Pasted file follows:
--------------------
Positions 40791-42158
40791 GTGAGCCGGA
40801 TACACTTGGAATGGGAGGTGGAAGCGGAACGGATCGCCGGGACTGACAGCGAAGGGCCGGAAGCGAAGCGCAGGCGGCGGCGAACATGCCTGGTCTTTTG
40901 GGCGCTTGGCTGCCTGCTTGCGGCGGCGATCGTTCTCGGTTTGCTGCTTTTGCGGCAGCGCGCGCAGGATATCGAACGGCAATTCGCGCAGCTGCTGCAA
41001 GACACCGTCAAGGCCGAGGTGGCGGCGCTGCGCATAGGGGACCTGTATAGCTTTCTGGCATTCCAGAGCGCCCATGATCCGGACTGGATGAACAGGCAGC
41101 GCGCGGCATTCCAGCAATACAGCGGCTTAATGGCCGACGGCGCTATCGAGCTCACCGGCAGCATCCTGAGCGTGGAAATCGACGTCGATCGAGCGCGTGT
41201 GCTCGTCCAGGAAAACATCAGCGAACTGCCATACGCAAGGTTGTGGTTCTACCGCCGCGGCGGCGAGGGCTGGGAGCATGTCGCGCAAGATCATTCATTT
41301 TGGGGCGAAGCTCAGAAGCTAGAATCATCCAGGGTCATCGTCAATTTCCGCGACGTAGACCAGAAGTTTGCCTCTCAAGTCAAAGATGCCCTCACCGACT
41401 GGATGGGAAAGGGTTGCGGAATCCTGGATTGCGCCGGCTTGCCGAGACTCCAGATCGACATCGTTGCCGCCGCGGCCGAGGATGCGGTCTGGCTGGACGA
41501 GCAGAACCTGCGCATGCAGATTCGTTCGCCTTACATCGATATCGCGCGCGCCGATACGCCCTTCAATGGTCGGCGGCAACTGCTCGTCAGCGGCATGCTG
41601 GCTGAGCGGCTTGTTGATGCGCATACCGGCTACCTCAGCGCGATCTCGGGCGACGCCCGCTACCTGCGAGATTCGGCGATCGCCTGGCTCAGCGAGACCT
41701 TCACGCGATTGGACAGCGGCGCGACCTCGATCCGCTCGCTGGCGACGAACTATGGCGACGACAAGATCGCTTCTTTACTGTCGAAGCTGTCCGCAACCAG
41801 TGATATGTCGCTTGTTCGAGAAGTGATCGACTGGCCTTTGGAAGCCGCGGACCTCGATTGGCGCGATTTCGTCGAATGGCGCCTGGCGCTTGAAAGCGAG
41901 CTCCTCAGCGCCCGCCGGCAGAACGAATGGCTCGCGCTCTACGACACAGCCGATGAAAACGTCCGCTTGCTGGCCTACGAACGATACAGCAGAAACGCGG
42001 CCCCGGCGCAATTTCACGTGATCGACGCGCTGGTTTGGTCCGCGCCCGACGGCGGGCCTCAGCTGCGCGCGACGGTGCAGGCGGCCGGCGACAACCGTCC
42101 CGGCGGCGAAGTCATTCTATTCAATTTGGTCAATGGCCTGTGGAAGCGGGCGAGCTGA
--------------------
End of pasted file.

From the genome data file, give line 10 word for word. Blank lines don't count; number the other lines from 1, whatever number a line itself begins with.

41501 GCAGAACCTGCGCATGCAGATTCGTTCGCCTTACATCGATATCGCGCGCGCCGATACGCCCTTCAATGGTCGGCGGCAACTGCTCGTCAGCGGCATGCTG